Healing Moroccan Lentil Soup
Living in California for the past two and half years has taught me to appreciate rain in a way that I never did before. It’s almost like I’ve formed a deeper connection to the earth, watching how quickly the land turns dry. I find myself yearning for it as though I myself am parched and am in need of quenching.
Needless to say, it was soothing to wake up to the sound of it gently falling on the roof as the soft glow of the grey sky peeked through the window this morning. It felt refreshing and inspired me to cook a big pot of comforting soup.
I feel like Moroccan spices are perfect for this time of year, considering how warming they feel to the body. In addition, many of them are thought to have a healing effect which also seems suiting for winter. Cayenne, for example, is thought to help relieve congestion, while cinnamon and turmeric are high in antioxidants and possess antibacterial properties.
This soup is also packed full of vitamins and minerals from lentils and vegetables, including fresh fennel which I’m usually hesitant to cook with because of my dislike of the flavor of the seeds. When I saw it on Kate’s February produce guide last week it reminded me that I need to broaden my horizons and give it a try.
I’m glad I did because it worked perfectly in this recipe. In case you might also be new to cooking with fennel, the flavor of the bulb is actually much milder than the seed and even though it can look somewhat intimidating, it’s really easy to prepare. It’s kind of like chopping an onion.
To start, you cut off the green ends and then slice off the bottom at the base.
Then peel off the outer layer if it has any stains and slice the bulb in half.
Next cut small triangles out of the center of the bottom where the core is and then cut the bulb in thin slices lengthwise.
Then turn the bulb and make similarly spaced thin slices horizontally until the entire thing is diced. Voila!
From there you just saute it with the onion for a few minutes and then add in the remaining vegetables and spices.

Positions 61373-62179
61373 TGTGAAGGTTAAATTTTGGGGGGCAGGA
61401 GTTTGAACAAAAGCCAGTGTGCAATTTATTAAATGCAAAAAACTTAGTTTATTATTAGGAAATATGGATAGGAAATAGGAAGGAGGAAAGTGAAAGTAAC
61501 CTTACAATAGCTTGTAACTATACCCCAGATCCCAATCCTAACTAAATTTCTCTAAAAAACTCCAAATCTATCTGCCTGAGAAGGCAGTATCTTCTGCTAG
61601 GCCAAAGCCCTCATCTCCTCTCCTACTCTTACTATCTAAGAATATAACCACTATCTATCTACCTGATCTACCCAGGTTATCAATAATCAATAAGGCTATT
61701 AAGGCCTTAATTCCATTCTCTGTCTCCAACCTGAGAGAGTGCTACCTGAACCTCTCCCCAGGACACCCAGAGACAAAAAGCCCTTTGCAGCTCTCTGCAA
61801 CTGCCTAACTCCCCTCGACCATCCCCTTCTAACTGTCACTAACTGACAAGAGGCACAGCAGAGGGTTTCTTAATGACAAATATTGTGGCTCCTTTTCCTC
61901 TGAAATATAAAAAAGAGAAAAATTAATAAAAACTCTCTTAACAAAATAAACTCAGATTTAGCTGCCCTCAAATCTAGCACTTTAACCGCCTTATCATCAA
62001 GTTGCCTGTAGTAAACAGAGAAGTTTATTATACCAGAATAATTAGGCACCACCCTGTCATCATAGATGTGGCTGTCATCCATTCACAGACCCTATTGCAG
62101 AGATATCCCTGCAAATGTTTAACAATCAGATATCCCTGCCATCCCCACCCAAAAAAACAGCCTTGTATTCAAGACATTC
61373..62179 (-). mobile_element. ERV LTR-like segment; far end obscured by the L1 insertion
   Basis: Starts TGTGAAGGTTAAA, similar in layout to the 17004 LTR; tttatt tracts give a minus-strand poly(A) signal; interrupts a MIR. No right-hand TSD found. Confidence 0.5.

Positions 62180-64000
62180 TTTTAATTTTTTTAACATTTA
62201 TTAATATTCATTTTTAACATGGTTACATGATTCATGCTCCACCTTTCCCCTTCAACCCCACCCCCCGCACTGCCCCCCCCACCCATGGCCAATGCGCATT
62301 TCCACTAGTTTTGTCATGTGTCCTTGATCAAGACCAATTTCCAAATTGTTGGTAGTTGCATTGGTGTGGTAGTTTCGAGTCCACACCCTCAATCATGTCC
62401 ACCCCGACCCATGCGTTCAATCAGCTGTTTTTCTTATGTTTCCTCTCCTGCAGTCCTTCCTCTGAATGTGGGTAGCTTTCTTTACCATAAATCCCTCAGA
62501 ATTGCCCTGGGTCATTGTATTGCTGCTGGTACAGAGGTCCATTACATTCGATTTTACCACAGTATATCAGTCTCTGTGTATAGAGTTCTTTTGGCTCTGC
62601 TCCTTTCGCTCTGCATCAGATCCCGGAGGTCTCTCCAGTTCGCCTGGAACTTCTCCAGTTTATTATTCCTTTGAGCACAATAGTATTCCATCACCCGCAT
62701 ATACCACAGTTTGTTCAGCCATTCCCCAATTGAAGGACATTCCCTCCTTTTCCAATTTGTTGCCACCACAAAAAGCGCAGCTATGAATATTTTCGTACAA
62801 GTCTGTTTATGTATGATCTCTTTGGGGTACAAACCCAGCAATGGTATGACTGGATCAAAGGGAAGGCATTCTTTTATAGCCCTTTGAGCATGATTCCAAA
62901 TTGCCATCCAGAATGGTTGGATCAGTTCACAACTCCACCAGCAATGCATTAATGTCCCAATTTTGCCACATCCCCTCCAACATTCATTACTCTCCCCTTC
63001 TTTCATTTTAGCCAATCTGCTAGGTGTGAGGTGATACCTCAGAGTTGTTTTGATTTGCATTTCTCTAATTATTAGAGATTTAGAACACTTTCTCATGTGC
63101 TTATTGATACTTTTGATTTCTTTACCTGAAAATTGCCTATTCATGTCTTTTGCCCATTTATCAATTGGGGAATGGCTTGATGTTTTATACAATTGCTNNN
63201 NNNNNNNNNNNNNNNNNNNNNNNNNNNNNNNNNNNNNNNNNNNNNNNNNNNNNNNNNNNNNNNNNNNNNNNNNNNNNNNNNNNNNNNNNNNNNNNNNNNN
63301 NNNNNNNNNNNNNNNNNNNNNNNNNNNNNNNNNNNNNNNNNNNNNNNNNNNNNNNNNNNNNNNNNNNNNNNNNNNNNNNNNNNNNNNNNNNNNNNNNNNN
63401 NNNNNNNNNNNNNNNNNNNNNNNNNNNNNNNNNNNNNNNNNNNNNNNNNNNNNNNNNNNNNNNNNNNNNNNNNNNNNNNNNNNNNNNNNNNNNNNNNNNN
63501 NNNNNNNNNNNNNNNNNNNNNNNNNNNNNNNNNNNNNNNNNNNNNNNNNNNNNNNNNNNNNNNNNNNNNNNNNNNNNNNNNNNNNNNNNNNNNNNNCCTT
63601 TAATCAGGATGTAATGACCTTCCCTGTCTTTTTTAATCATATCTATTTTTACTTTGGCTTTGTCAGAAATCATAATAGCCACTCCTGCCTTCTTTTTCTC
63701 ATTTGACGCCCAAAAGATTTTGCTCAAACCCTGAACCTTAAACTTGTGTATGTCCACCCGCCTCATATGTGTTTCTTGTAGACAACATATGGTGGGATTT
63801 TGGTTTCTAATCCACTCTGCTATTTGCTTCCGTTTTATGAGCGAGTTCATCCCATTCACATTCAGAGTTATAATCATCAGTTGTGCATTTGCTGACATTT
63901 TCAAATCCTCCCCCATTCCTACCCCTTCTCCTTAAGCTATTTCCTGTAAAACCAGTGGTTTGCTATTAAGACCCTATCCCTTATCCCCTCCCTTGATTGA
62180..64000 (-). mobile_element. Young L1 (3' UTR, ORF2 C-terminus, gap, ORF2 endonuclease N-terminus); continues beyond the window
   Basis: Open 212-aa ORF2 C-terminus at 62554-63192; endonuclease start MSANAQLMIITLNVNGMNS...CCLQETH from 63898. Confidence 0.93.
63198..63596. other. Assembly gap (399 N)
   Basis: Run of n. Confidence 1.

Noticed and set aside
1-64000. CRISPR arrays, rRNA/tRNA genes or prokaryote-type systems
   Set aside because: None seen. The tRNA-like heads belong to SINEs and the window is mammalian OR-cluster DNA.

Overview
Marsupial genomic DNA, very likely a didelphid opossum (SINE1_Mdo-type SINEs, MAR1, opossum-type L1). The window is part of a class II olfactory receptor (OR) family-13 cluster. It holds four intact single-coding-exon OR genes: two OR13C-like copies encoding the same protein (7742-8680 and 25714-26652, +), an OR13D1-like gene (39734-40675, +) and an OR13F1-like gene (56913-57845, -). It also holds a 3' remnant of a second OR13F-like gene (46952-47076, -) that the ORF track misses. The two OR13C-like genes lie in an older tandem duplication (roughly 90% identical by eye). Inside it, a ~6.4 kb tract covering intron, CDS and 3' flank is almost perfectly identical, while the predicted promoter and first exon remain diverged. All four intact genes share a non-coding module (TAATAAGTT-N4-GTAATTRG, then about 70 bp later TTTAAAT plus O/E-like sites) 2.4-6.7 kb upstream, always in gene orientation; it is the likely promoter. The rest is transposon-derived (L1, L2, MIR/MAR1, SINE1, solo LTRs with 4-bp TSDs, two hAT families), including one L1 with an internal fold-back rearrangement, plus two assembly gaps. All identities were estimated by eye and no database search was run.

You’ll notice that the steps include boiling a portion of the broth with the spices and the vegetables before adding the lentils (similar to my amaranth recipe). The main purpose of this is to infuse the liquid with more flavor so although it might add 15 minutes to the overall cook time, trust me, it’s worth it!
And please don’t be deterred by the long ingredient list. If you have a well stocked spice rack then you really only need to pick up the produce and you’re good to go. Just make sure not to leave out the squeeze of fresh lemon juice. It pairs really well with the spices and gives it a nice pop of flavor at the end. I’m telling you, winter soup doesn’t get much better than this!
Healing Moroccan Lentil Soup
Yield: 4 bowls
Prep Time: 10
Cook Time: 40
Total Time: 50
- 1 cup dry brown lentils, soaked*
- 1 fennel bulb, diced (approx. 3/4 cup)
- 1 yellow onion, diced (approx. 1 cup)
- 2 carrots, peeled and chopped (approx. 3/4 cup)
- 1 sweet potato, peeled and chopped (approx. 2 cups)
- 3 cloves garlic, minced
- 1 tablespoon olive oil
- 2 teaspoons cumin
- 1 teaspoon turmeric
- 1/2 teaspoon coriander
- 1/4 teaspoon cayenne (optional)
- 1/4 teaspoon cinnamon
- 6 cups vegetable broth**
- juice of 1 lemon
- salt to taste (if needed)
- fresh cilantro for topping
- thinly sliced radishes for topping (optional)
Warm the olive oil in a large pot or Dutch oven over medium heat then toss in the onion and the fennel. Cook for 2-3 minutes.
Next add the carrots, garlic, and sweet potato along with the spices. Stir together and cook for 1 minute then pour in 1/2 cup vegetable broth. Bring to a low boil and cook for 15 minutes so that the liquid reduces by approximately 1/3.
Pour in the remaining broth along with the rinsed lentils and bring to a boil. Reduce to a simmer and cook for 20 minutes, or until the lentils are tender.
Turn off the heat and then squeeze in the lemon juice and stir together. Ladle into individual bowls for serving and top with cilantro and radishes (optional). Serve warm and enjoy!
*this recipe assumes the lentils have been soaked for at least 6 hours (or overnight) and then rinsed. I prefer to do this to make them easier to digest. If you would like to skip that step then you’ll need to add an additional 2 cups of vegetable broth to the recipe.
**I always use Better Than Boullion for my broth which tends to be more flavorful/saltier than traditional broth. Add salt to taste, if necessary.